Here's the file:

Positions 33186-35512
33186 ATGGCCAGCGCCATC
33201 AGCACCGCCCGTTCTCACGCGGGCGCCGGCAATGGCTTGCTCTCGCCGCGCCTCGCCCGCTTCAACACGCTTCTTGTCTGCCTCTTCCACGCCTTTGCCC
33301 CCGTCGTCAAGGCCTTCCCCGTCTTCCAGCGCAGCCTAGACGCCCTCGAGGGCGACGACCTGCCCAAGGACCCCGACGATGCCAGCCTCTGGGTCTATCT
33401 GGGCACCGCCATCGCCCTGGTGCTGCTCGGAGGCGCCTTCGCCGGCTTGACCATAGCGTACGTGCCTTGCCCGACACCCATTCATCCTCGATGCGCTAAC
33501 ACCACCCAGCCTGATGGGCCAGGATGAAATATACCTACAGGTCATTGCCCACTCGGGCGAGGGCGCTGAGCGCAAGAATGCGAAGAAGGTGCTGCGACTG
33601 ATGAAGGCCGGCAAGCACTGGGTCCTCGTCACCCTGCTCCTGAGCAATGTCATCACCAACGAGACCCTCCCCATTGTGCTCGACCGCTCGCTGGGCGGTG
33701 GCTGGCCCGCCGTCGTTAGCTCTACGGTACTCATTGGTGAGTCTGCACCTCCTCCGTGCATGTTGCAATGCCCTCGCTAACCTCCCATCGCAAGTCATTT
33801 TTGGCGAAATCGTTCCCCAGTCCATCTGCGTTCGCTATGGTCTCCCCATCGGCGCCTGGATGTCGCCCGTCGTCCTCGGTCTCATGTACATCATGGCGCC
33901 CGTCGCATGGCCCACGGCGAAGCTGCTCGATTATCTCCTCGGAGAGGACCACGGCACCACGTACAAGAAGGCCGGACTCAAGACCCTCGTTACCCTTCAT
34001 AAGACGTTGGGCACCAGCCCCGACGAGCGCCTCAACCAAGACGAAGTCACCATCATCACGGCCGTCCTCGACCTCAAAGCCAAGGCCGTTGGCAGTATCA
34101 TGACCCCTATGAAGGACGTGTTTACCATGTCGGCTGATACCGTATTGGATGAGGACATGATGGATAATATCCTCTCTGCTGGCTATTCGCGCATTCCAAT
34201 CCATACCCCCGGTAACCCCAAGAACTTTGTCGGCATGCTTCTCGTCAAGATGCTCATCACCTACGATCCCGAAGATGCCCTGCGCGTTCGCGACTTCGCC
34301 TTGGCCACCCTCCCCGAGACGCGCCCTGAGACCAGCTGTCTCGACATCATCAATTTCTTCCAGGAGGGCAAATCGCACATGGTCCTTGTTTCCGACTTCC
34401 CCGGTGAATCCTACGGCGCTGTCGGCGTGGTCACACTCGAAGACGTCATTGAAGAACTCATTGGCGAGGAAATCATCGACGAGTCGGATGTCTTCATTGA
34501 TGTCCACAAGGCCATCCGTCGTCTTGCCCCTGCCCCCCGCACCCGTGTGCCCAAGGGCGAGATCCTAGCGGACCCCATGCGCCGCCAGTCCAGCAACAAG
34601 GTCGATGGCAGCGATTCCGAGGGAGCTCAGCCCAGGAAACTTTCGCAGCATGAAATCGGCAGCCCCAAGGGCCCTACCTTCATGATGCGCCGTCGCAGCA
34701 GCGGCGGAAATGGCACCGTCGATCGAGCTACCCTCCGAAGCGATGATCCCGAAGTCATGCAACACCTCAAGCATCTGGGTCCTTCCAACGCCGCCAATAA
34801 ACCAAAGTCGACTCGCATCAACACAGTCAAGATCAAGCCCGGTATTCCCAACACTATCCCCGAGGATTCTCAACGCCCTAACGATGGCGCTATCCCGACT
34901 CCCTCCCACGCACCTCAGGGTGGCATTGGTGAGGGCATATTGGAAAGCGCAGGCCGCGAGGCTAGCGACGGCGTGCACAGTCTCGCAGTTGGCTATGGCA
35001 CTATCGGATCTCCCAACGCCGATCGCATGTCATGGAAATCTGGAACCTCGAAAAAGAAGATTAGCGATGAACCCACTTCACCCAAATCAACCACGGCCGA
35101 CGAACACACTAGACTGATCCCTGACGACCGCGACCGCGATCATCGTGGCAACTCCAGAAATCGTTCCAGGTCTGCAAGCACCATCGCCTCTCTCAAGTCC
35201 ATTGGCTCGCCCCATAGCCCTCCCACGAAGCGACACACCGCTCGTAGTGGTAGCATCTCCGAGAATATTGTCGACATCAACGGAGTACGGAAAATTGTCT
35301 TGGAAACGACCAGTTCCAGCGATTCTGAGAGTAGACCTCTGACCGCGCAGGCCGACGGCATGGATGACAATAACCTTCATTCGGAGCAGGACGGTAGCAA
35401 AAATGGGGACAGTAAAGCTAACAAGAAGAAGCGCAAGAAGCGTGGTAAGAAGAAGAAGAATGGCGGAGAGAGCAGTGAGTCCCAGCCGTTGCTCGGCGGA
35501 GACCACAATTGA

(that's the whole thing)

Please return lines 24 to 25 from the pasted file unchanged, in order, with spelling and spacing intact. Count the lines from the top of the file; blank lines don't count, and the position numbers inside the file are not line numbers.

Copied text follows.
35301 TGGAAACGACCAGTTCCAGCGATTCTGAGAGTAGACCTCTGACCGCGCAGGCCGACGGCATGGATGACAATAACCTTCATTCGGAGCAGGACGGTAGCAA
35401 AAATGGGGACAGTAAAGCTAACAAGAAGAAGCGCAAGAAGCGTGGTAAGAAGAAGAAGAATGGCGGAGAGAGCAGTGAGTCCCAGCCGTTGCTCGGCGGA